IDLO's Publications on Customary and Informal Justice:

Community Paralegals and Customary and Informal Justice

Community Paralegals and Customary and Informal Justice explores how community-based paralegals and other legal aid providers can strengthen the accessibility and inclusiveness of customary and informal justice (CIJ) systems.

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Accessing Justice: Somalia's Alternative Dispute Resolution Centers

Accessing Justice: Somalia's Alternative Dispute Resolution Centers reviews structural, procedural, and normative dimensions of justice in six Alternative Dispute Resolution (ADR) Centers in Somalia, documenting insights from ADR Coordinators, Clerks, paralegals, and Adjudicators as well as users of the Centers.

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Issue Brief: Women and Customary and Informal Justice Systems

Women and Customary and Informal Justice Systems focuses on the relationship between women and customary and informal justice (CIJ) systems.

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Policy and Issue Brief: Engagement with Customary and Informal Justice Systems

In a bid to make justice accessible for all, IDLO has launched a series of Consultations on customary and informal justice systems. The global dialogue is informed by a series of publications titled “Navigating Complex Pathways to Justice: Engagement with Customary and Informal Justice Systems” that seeks to advance policy dialogue and distil lessons from programming and research, to help realize Sustainable Development Goal 16.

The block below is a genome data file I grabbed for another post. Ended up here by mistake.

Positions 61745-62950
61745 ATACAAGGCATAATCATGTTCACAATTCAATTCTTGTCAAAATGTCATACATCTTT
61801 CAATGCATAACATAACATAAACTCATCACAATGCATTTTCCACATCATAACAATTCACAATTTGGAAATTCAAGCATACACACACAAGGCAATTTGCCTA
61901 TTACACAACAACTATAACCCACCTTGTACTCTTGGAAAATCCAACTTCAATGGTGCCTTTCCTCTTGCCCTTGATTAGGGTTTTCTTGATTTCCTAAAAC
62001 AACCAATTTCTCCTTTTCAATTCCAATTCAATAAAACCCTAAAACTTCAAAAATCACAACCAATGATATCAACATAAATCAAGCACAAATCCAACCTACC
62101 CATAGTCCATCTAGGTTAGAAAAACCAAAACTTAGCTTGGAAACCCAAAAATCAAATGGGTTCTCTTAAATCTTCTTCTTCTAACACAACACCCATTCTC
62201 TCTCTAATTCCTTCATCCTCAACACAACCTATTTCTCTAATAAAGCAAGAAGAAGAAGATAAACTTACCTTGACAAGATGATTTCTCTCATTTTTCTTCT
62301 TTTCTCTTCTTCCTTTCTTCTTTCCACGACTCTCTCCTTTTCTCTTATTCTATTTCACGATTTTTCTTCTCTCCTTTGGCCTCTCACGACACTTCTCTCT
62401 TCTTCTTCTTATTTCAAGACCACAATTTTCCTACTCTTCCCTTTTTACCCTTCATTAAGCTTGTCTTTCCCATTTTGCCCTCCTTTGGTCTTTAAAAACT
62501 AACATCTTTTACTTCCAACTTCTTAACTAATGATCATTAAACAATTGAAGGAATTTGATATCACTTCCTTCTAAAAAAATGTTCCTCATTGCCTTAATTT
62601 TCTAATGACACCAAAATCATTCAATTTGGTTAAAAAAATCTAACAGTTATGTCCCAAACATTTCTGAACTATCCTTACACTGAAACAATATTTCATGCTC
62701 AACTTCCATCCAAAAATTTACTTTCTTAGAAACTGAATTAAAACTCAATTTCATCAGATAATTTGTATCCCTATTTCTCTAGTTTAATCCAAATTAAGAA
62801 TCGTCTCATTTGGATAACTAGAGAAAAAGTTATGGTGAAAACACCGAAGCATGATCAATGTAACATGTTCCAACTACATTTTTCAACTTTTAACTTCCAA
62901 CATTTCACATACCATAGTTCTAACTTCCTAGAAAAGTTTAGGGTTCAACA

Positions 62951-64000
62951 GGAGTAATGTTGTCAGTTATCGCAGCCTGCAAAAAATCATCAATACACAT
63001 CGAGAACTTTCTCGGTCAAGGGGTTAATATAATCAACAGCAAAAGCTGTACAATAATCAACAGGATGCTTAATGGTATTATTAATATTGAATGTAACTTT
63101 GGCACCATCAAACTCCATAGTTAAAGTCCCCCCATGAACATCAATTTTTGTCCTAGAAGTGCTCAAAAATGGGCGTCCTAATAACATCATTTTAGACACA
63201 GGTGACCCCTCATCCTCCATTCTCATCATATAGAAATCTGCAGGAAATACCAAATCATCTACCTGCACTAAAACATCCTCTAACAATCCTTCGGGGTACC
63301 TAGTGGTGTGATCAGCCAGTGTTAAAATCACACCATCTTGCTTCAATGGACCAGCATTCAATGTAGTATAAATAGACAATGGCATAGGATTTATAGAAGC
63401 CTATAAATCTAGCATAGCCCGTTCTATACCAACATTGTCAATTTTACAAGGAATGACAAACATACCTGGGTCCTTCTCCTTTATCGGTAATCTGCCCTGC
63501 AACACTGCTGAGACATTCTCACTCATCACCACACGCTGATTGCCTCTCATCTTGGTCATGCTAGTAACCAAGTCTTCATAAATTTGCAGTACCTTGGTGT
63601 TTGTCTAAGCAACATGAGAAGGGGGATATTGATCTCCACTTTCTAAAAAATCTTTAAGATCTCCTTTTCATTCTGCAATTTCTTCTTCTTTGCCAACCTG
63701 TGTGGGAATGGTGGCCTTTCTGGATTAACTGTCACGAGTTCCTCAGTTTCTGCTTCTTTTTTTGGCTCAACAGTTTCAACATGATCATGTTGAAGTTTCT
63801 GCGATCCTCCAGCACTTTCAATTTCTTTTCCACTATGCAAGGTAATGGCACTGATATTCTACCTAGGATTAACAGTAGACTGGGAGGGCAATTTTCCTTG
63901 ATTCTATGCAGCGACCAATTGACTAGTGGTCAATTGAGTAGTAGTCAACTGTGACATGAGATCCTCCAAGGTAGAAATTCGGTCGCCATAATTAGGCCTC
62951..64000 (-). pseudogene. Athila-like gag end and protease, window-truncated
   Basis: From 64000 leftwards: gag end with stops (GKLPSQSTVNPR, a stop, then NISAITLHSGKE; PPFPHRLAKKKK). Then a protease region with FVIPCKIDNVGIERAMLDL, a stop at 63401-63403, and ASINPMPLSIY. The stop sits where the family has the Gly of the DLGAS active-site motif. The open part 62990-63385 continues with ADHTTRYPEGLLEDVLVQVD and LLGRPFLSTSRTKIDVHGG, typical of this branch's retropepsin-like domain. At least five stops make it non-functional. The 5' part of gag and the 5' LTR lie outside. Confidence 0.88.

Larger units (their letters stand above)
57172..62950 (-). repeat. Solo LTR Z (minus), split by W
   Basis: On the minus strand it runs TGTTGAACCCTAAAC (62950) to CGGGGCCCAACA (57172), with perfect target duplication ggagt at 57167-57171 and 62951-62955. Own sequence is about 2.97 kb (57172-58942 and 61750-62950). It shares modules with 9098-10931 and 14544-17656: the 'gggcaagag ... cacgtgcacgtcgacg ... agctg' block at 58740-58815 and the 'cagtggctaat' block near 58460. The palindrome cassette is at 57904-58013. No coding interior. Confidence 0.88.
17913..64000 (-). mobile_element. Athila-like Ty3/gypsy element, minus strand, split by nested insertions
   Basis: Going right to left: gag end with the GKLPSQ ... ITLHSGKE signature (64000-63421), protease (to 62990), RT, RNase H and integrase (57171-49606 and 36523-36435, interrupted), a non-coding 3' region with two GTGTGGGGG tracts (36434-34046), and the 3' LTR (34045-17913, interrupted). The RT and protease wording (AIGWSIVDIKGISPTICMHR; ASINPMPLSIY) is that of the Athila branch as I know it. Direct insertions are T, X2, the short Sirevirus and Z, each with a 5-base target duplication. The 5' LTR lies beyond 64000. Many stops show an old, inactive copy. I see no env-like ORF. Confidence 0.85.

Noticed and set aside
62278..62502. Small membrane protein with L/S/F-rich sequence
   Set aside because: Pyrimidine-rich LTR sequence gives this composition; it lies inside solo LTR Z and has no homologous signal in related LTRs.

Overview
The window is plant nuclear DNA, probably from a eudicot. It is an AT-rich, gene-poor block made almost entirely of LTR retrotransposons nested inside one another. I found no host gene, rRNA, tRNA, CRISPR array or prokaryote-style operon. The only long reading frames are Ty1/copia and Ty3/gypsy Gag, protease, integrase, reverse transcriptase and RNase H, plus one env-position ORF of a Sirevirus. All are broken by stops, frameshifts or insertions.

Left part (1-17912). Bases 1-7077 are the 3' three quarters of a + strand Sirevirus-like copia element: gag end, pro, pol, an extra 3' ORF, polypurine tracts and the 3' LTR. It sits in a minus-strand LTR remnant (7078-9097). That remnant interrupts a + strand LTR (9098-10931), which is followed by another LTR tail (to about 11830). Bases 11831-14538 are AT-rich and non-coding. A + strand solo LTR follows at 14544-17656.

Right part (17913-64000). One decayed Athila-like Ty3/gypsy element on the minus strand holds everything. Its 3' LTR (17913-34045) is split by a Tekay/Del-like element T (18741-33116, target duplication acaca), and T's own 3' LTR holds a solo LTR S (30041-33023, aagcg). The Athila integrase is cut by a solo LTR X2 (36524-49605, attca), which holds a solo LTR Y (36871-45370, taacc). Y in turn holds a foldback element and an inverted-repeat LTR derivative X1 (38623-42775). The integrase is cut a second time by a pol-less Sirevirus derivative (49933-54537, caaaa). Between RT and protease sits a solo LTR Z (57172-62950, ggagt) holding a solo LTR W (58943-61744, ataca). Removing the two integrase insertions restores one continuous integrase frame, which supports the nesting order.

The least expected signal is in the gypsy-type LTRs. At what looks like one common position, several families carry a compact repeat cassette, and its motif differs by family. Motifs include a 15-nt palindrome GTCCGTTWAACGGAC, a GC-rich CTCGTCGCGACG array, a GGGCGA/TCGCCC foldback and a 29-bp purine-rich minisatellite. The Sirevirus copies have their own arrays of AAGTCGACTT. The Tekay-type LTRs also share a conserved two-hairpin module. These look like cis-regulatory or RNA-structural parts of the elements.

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Practitioner Brief: Engagement with Customary and Informal Justice Systems

In a bid to make justice accessible for all, IDLO has launched a series of Consultations on customary and informal justice systems. The global dialogue is informed by a series of publications titled “Navigating Complex Pathways to Justice: Engagement with Customary and Informal Justice Systems” that seeks to advance policy dialogue and distil lessons from programming and research, to help realize Sustainable Development Goal 16. This Practitioner Brief offers a set of concrete tools, recommendations and good practices to support engagement with customary and informal justice systems.